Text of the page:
Digital organisms have been studied for the past 12 years (Box 1), but only recently have evolutionary experiments with digital organisms reached a level of sophistication that is comparable to that of experiments with bacteria or viruses. What kind of question can be addressed with digital organisms? Clearly, because digital organisms live in a completely artificial world, every conclusion from a digital life experiment is potentially an artifact of the particular choices of that digital world (Box 2). However, this apparent weakness of digital biology is, at the same time, its biggest strength. By comparing results across wide ranges of parameter settings in the digital world, as well as with results from biochemical organisms and from mathematical theories, it is possible to disentangle general principles from effects that are peculiar to a particular model organism. Here, we highlight three distinct topics that have recently been addressed using digital organisms: the dynamics of long-term adaptation, the distribution of epistatic interactions among mutations, and quasi-species dynamics. Moreover, we discuss two areas of future research that appear to be promising, digital life genetics and evolutionary ecology.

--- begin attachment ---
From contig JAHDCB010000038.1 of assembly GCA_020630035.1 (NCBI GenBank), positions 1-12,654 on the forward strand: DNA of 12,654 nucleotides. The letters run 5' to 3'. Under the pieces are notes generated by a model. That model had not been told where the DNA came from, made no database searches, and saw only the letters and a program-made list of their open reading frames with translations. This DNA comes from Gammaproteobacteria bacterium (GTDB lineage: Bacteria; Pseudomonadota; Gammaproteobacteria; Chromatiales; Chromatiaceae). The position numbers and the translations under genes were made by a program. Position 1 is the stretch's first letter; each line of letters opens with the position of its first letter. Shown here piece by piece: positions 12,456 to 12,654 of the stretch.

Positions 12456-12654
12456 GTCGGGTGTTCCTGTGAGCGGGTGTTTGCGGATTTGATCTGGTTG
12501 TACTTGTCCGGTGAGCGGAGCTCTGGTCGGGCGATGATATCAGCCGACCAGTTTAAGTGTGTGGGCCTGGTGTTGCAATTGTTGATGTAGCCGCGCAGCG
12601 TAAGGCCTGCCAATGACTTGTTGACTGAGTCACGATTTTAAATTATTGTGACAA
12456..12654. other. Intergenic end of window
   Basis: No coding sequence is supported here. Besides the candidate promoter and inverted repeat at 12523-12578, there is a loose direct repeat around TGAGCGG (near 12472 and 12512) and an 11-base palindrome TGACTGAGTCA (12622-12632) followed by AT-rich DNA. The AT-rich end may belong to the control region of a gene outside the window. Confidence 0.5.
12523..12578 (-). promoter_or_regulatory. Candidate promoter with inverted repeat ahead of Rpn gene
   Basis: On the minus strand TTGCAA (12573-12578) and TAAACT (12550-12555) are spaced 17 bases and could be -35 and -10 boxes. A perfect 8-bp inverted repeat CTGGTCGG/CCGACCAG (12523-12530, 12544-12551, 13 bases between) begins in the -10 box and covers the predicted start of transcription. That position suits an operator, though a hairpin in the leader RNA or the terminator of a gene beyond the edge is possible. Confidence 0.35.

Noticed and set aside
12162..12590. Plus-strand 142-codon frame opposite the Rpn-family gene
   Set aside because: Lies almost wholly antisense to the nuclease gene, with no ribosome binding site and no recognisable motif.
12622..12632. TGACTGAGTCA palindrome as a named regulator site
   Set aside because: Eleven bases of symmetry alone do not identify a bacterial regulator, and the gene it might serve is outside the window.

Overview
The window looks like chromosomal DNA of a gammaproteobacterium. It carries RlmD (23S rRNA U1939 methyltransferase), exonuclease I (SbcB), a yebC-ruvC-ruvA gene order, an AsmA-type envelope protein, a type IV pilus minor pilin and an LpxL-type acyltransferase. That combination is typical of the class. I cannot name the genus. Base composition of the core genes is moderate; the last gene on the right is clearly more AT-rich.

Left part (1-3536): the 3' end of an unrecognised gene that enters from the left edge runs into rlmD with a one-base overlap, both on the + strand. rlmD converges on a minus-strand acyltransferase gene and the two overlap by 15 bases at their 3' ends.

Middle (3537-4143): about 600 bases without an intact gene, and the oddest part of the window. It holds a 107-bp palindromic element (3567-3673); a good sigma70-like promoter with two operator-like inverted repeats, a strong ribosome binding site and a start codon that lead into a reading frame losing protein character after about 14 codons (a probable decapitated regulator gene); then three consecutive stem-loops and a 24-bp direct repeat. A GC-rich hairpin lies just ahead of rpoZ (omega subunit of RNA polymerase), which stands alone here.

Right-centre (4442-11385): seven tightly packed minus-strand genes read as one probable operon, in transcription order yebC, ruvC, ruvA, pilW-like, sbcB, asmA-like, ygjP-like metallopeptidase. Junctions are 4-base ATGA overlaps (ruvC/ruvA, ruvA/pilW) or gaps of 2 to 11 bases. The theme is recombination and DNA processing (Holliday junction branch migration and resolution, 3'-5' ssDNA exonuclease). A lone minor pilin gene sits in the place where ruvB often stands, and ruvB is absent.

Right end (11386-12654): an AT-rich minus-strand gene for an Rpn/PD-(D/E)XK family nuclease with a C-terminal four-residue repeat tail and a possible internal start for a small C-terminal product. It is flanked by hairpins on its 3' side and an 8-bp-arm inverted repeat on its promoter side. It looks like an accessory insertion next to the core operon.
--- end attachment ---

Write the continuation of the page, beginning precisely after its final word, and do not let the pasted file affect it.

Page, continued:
Long-term adaptation